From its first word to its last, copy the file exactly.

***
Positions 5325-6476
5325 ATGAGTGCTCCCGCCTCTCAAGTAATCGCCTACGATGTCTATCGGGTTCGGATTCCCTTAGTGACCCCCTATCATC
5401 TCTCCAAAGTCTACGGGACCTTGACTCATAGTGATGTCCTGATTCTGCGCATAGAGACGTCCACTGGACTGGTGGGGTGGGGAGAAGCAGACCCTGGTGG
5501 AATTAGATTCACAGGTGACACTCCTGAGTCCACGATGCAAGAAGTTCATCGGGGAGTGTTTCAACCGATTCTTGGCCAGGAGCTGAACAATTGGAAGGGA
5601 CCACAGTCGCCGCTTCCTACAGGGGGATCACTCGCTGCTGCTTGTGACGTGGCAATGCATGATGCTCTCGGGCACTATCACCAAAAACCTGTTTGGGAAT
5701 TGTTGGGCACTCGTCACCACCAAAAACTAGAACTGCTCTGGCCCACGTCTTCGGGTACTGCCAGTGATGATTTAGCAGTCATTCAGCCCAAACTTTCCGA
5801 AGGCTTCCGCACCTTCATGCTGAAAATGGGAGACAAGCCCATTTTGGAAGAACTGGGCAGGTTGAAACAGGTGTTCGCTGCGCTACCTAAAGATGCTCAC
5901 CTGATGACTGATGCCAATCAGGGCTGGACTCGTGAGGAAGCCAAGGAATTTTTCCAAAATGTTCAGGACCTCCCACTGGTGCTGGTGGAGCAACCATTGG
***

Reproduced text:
Positions 5325-6476
5325 ATGAGTGCTCCCGCCTCTCAAGTAATCGCCTACGATGTCTATCGGGTTCGGATTCCCTTAGTGACCCCCTATCATC
5401 TCTCCAAAGTCTACGGGACCTTGACTCATAGTGATGTCCTGATTCTGCGCATAGAGACGTCCACTGGACTGGTGGGGTGGGGAGAAGCAGACCCTGGTGG
5501 AATTAGATTCACAGGTGACACTCCTGAGTCCACGATGCAAGAAGTTCATCGGGGAGTGTTTCAACCGATTCTTGGCCAGGAGCTGAACAATTGGAAGGGA
5601 CCACAGTCGCCGCTTCCTACAGGGGGATCACTCGCTGCTGCTTGTGACGTGGCAATGCATGATGCTCTCGGGCACTATCACCAAAAACCTGTTTGGGAAT
5701 TGTTGGGCACTCGTCACCACCAAAAACTAGAACTGCTCTGGCCCACGTCTTCGGGTACTGCCAGTGATGATTTAGCAGTCATTCAGCCCAAACTTTCCGA
5801 AGGCTTCCGCACCTTCATGCTGAAAATGGGAGACAAGCCCATTTTGGAAGAACTGGGCAGGTTGAAACAGGTGTTCGCTGCGCTACCTAAAGATGCTCAC
5901 CTGATGACTGATGCCAATCAGGGCTGGACTCGTGAGGAAGCCAAGGAATTTTTCCAAAATGTTCAGGACCTCCCACTGGTGCTGGTGGAGCAACCATTGG